WindWatch. Numbers in GW.
FRIDAY 12 EVENING: 6pm Wind providing 4 of 28 (60& of plated capacity) and 14% of demand.
THURSDAY 11 EVENING: 6.20pm Virtually the same as the morning, Wind 4 of 29, 60% of capacity and 15% of demand.
Brown coal figures unusual, normally it runs at 4 day and night, yesterday it was down to 3.4 and at 8.10 this morning it suddenly dropped to 3.0 and in the evening it was down slightly more to 2.9. Is that the effect of Mortdale.
THURSDAY 11 MORNING: Wind + Sun 6 of 28 = 21% and Wind alone 4 (60% of capacity) and 15% of demand.
WEDNESDAY 10 EVENING. 6pm. Wind providing 4.2 of 29.2 demand, 60% of plated capacity(7) and 14% of the load for SE Australia in total with a very uneven distribution. Virtually none in Qld, about 6% of demand in NSW and blowing a gale down south. A Cat friend in Melbourne lost power for a short time, the rubbish bins blew across the street and a neighbour lost half the roof. Wind giving about 25% of demand in SA and Vic.
WEDNESDAY 10: 8.10am Wind and Sun combined 4.3 of 27.5 = 17% and Wind alone (3.2 of 7 plated capacity = 47% of capacity) and 13%% of demand.
TUESDAY 9 MORNING: 8am Wind and Sun combined 2.1 of 27 = 8% and Wind alone (1.2 of 7 plated capacity = 16% of capacity) and 4.5% of demand.
MONDAY 8: 8.35AM Wind + Sun combined = 1.9 of 26.3 (7%) and Wind alone 1.1 (17% of capacity) and 4.5% of the load.
The contribution from wind and sun will get larger as current and planned projects come on line to double the current capacity or more. There is no reason to celebrate this development because some suggest that the problems of intermittent energy only get really serious after about 15 or 20% of penetration.
Audrey Zibelman came from out of town with a black bag (a carpetbag?) to promise us the trifecta of cheaper power, reliability and reduced CO2. How is it going in Germany and her home town New York State? Check out previous posts on Audrey Zibelman. The most pungent comments cam from one Judith Sloan. Come on Judith, tell us what you really think:)
Price. How can anyone claim that power will get cheaper while very expensive new infrastructure is being installed (not just solar panels) and the existing grid has to be upgraded to cope? So the cost of power will go up. What is that going to do to average and lower-income family budgets? What is it going to do to power-intensive industries? See the Fisher modeling for the Coalition policy. Some remind us of the numbers.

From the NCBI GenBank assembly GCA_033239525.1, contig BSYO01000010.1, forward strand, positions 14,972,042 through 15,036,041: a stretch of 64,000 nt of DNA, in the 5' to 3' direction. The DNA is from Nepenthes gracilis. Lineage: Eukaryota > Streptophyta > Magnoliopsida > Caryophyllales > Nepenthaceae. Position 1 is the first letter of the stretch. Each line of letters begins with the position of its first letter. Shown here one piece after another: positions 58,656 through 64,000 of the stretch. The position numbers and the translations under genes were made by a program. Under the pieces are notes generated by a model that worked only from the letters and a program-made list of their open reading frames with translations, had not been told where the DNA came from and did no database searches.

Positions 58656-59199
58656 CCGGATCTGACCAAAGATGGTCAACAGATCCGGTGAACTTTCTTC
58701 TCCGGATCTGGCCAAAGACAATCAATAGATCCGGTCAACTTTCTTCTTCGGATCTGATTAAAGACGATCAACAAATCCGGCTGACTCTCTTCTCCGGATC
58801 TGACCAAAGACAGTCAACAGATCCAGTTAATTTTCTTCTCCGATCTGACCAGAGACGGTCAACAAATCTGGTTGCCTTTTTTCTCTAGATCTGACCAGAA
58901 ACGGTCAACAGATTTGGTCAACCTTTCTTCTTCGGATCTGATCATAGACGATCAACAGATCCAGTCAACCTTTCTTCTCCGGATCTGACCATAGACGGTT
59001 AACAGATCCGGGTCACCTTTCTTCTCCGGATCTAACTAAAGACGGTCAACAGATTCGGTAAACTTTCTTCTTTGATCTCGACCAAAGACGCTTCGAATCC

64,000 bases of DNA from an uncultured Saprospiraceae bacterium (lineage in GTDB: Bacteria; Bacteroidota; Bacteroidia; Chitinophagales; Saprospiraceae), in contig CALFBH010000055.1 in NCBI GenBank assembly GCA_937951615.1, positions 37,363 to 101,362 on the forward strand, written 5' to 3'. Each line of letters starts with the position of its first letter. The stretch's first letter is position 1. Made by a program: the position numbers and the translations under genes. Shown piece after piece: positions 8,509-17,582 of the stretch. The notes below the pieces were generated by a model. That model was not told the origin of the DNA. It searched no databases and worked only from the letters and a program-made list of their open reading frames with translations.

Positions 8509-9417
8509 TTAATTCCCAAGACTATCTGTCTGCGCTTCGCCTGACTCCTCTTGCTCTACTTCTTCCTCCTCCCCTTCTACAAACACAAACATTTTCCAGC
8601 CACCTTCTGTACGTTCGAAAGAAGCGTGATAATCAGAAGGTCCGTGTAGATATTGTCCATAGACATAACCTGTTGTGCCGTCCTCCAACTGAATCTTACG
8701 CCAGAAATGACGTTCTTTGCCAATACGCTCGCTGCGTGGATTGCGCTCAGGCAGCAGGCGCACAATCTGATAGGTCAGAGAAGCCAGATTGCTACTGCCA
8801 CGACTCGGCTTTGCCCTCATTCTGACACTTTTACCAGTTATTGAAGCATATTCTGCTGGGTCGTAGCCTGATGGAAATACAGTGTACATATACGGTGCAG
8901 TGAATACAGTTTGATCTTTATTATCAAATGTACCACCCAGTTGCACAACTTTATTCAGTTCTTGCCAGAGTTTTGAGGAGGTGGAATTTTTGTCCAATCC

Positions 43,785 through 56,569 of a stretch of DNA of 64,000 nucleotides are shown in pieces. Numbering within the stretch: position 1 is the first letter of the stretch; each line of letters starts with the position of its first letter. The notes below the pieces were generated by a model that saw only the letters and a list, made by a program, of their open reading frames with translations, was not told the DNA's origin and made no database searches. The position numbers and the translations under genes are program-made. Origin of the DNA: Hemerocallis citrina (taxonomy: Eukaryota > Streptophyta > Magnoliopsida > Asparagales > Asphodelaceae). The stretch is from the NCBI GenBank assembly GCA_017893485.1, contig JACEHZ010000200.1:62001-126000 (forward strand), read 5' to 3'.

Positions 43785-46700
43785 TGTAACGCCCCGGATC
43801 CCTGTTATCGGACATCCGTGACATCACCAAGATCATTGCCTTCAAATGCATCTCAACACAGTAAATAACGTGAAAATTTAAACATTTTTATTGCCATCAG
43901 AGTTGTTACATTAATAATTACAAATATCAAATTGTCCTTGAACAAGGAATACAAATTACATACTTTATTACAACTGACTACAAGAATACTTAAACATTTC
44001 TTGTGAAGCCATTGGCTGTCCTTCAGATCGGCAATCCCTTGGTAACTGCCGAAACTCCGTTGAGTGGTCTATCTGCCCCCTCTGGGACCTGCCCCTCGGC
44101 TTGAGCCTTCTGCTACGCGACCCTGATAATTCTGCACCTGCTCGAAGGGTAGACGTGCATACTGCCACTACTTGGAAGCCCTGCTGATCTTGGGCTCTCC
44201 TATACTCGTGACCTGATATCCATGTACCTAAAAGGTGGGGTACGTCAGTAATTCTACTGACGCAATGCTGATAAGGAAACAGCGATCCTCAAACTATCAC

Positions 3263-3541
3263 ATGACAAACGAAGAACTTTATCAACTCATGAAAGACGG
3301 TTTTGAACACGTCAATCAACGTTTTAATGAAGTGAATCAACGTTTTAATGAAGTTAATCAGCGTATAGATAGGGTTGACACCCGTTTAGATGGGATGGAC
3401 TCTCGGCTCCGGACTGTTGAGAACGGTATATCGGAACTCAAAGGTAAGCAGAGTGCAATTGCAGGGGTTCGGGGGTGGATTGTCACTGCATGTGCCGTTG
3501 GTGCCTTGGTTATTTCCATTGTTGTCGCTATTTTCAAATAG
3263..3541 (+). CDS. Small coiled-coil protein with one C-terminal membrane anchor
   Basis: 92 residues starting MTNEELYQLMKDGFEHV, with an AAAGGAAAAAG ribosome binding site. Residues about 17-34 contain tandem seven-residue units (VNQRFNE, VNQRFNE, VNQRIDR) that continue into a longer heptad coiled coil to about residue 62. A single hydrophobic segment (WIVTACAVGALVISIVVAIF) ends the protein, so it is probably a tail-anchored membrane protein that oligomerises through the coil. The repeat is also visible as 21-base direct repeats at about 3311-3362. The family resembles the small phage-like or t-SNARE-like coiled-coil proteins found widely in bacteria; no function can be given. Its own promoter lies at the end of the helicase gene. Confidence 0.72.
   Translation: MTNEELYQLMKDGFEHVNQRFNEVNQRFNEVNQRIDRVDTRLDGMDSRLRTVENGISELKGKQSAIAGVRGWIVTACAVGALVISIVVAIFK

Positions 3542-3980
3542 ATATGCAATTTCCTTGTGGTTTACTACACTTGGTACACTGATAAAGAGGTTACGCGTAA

Reliability. Reliability demands 100% of demand to be available from coal, gas and hydro until we have nuclear power or a new generation of storage capacity. When the sun is down and the wind is blowing 2% of plated capacity the contribution from even 100GW of wind capacity is effectively zero when you are looking for 25 to 30GW or more.
Economic Sustainability. Wind and Solar make virtually no contribution some of the time and the rest of the time they eat the lunch of the coal plants and drive them out of business. That is slower than the Daniel Andrews way to price them out with royalties but the end result is the same.
Audrey Zibelman mentioned that coal will have a place in the mix for 30 years or so. That is three election cycles. Some among us will live long enough to see how the political platforms evolve over that period when more coal plants close down after Liddell
The Cost of RE in the US. A handy piece to give some idea of the numbers.
The $65 billion dollar total wind energy subsidy through 2029 will grow significantly when all renewables eligible for PTC’s are accounted for which increases the renewable energy subsidy to more than $92 billion dollars. These absolutely staggering subsidy amounts are never addressed by renewable energy owners or the government politicians promoting these schemes.
The TPPF study documents the fact that these huge taxpayer funded subsidies flow to a relatively small number of wind energy owners and builders who enjoy huge financial business benefits from these handouts paid for by the American public.
On the upside. CO2 is greening the planet at a great rate. This has been around for years and it is not surprising because every child should know that CO2 is plant food (and it is not black) but last week our own CSIRO reported the news so it must be true!
Increased levels of carbon dioxide (CO2) have helped boost green foliage across the world’s arid regions over the past 30 years through a process called CO2 fertilisation, according to CSIRO research.
Jenifer Marohasy, Reality on the Reef. h/t Jo Nova.
Corals usually grow-up to just below the lowest mean spring tide. Corals are particularly vulnerable to extremely low tides and in particular low tides in the middle of the day when there is also high solar radiation. The damage from such events may leave a characteristic tell-tale structure, for example, micro-atolls.
This coral bleaching back in the 1950s, and much of the recent bleaching at the Great Barrier Reef, may have been due to falling sea levels, rather than extreme temperatures as I will explain on Sunday.
Tom Quirk tracks the annual changes in methane and finds that it bumps up by both big and small amounts, and the volatile pattern doesn’t match human agriculture or mining but rises and falls in time with El Ninos. This is not entirely surprising as El Nino’s affect rainfall (and thus affect droughts and fires). And wetlands are the largest natural source of methane on Earth. Dryness leads to methane…
Proceedings of a Recent Seminar in Berlin. THE IMPACT OF WIND ENERGY ON WILDIFE AND THE ENVIRONMENT Edited by Benny Peiser.
Ecological impacts of wind turbines
Wind power and birds of prey: problems and possible solutions
Wind energy in forests and species conservation: vision and reality
Wind energy in Ireland